Hot tomato

Sometimes the valley heat is too much for the sun-loving plants

Photo by Ashley Coates (via Flickr)

The North Valley loves tomatoes. The feeling is mutual.

Any Californian with a few square feet of outdoor space grows tomatoes (or wants to) with dreams of hefty slicers by the Fourth of July. There’s a reason our tomato mania is so strong: Tomatoes thrive here.

Our area has plenty of what tomato plants crave: sun and heat. But how much is too much?

Prolonged triple-digit heat waves can toast tomatoes. And there are more 100-plus-degree days on the way.

When temperatures stay above 90 degrees for several days, tomato flowers may drop off or refuse to set fruit. Leaves can fry and turn crispy. Ripening tomatoes may split or develop calluses.

So give your vines a hand—along with enough water and shade—to cope with extreme heat. This advice comes from UC Cooperative Extension master gardeners, as well as longtime local tomato growers.

Water early and deep. Each tomato plant needs at least five gallons a week. Irrigate your tomatoes in the morning, making sure water reaches down at least 6 inches into the soil. How do you know? Test the soil with a probe or long screwdriver; it should easily plunge into the soil. Or use a trowel, dig down (away from the roots) and look.

During hot weather, water tomatoes two to three times a week. Tomatoes normally wilt during a hot afternoon; that’s OK. But if they’re wilted in the morning, water immediately. Some tomato varieties will wilt every day during summer heat regardless of how much water they receive. This tends to happen with Russian heirlooms such as Black Krim.

Tomatoes planted in containers may need extra water every day during hot weather. Their potting soil tends to dry out faster. Plants in black containers are particularly susceptible to heat-related problems.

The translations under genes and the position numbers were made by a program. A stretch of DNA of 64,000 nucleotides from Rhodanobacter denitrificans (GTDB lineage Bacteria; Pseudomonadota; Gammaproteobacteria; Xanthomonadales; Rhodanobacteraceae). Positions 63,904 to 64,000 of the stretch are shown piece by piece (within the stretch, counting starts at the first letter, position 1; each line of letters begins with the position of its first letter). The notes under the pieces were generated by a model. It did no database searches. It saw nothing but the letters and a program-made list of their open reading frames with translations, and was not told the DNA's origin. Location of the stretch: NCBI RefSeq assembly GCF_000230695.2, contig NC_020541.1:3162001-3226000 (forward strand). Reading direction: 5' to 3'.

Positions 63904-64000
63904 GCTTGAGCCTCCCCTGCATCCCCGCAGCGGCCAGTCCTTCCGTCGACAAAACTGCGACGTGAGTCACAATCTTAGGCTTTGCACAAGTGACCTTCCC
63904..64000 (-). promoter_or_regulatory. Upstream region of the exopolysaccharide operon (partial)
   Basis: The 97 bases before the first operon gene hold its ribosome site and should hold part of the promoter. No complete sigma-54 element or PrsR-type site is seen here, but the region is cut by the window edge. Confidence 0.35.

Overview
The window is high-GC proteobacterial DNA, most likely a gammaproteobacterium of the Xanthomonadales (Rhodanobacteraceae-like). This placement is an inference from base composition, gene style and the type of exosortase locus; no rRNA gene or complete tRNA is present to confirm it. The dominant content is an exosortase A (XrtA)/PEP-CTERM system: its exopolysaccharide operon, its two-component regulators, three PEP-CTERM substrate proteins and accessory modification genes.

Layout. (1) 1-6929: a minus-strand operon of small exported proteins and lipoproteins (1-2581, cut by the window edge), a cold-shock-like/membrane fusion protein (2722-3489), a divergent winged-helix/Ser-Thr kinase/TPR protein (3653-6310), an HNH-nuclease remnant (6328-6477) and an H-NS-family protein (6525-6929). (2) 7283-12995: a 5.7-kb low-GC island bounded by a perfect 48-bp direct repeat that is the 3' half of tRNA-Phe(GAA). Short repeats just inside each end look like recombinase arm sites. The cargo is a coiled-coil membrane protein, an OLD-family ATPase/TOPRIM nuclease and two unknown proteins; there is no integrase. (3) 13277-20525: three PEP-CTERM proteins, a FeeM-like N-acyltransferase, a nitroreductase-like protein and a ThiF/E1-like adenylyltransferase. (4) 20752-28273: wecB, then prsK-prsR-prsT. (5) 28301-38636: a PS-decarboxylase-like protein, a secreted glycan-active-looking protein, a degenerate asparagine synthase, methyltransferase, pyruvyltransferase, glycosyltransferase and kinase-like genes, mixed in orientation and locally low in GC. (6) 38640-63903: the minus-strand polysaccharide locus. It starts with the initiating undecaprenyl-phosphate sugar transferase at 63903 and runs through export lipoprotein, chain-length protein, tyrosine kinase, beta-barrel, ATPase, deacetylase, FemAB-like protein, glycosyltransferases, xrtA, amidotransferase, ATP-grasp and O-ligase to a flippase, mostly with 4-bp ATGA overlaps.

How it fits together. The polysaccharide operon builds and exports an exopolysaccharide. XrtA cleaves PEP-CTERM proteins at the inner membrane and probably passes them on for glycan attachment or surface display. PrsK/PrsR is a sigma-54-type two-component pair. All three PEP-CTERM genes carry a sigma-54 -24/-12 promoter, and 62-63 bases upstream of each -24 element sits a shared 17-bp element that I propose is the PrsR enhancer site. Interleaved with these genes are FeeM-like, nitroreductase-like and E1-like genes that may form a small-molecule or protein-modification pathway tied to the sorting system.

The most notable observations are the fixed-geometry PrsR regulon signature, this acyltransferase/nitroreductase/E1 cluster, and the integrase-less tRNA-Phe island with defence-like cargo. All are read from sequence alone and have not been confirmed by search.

Keep watering consistent and don’t let soil dry out completely. That can lead to blossom end rot—the hard brown callus on the flower end of a tomato. Inconsistent watering also can cause fruit to split.

Mulch is your tomato plant’s friend. Make sure your vines have at least 2 to 4 inches around them to help keep roots cool and soil evenly moist. Straw, leaves or shredded bark make the best tomato mulch. Many gardeners prefer straw (not hay) because its light color reflects intense sun rays instead of absorbing heat. Hay contains seeds that can sprout and suck nutrients out of soil.

Don’t fertilize during a heat wave. It just puts more stress on the plant. When you do feed them, stay away from high-nitrogen fertilizers; they’ll produce luxurious vines but no tomatoes.

Tomatoes love sun, but they can get sunburned. If leaves or developing fruit look bleached out, give your vine some afternoon shade by draping burlap or shade cloth over the tomato cage or trellis. This also helps prevent fruit from cracking.

If foliage turns brown, leave the dead leaves in place. They help protect the fruit from sunburn. After the heat has subsided, prune off the completely dead leaves so new foliage can grow.

With these tips, your tomatoes can flourish all summer long. They’ll be happier plants, and you’ll be a happier gardener, too.